After the interval (where we witnessed at the bar a distinguished lady of advanced years scull a large rioja, either to recuperate from the first half or to fortify herself for the second) Boulez conducted his own work from the late 90s, Sur incises. The piece is an expansion of his piano piece Incises into a work for a hyper-instrument consisting of three identical groups of piano, harp, and percussion. It’s all very nice, but it’s a little too typical of much of Boulez’s later music, and its obsession with the doubling (or tripling) and shadowing of instruments, from Répons onwards. Long, agile phrases of melody contrast with sustained moments of stillness, impeccably put together but always feeling a little to mellow. The intellectual and emotional punches of his earlier music are all being pulled here.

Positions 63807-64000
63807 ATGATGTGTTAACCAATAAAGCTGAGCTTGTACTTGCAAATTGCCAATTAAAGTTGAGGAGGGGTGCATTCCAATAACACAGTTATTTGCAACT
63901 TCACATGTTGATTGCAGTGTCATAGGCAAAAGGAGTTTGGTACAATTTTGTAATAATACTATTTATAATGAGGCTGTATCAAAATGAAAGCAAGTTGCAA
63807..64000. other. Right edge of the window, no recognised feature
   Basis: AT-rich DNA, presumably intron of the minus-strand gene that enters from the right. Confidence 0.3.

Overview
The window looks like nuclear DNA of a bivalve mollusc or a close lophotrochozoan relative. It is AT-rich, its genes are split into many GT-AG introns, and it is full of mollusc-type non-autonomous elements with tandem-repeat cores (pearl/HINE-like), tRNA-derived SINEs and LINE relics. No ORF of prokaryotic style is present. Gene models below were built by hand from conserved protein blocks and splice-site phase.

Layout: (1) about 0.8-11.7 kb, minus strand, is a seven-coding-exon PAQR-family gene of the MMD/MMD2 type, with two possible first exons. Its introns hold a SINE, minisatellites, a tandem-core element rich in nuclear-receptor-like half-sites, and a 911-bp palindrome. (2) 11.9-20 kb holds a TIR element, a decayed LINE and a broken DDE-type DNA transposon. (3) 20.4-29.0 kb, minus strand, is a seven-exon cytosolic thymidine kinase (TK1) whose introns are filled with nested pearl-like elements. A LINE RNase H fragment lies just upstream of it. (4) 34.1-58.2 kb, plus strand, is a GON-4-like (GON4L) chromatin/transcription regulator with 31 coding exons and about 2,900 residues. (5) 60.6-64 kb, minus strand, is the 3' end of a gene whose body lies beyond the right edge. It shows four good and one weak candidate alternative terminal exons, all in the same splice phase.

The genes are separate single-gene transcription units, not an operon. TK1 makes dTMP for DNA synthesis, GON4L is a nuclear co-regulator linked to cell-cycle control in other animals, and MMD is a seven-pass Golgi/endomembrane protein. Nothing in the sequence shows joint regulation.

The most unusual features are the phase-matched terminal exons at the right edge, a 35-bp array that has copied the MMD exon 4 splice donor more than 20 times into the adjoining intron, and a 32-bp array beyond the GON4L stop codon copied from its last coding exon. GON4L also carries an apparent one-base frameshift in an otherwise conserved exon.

On stage Boulez, combover intact, was a model of self-effacement, even taking a detour round the back of the piano each time he walked to his podium. My lovely companion F, who has suffered under conductors of varying degrees of waywardness, admired the undemonstrative directness and lucidity of his conducting.


Thursday 11 December 2008

(This post is dedicated to the Slavic readers who can’t get enough of the two censored anime pictures on this page.)
Months ago I posted a spectrogram of a passage from my composition Hentai-Oto-Ma, and completely forgot to upload the sound file of the same section for comparison. So here it is.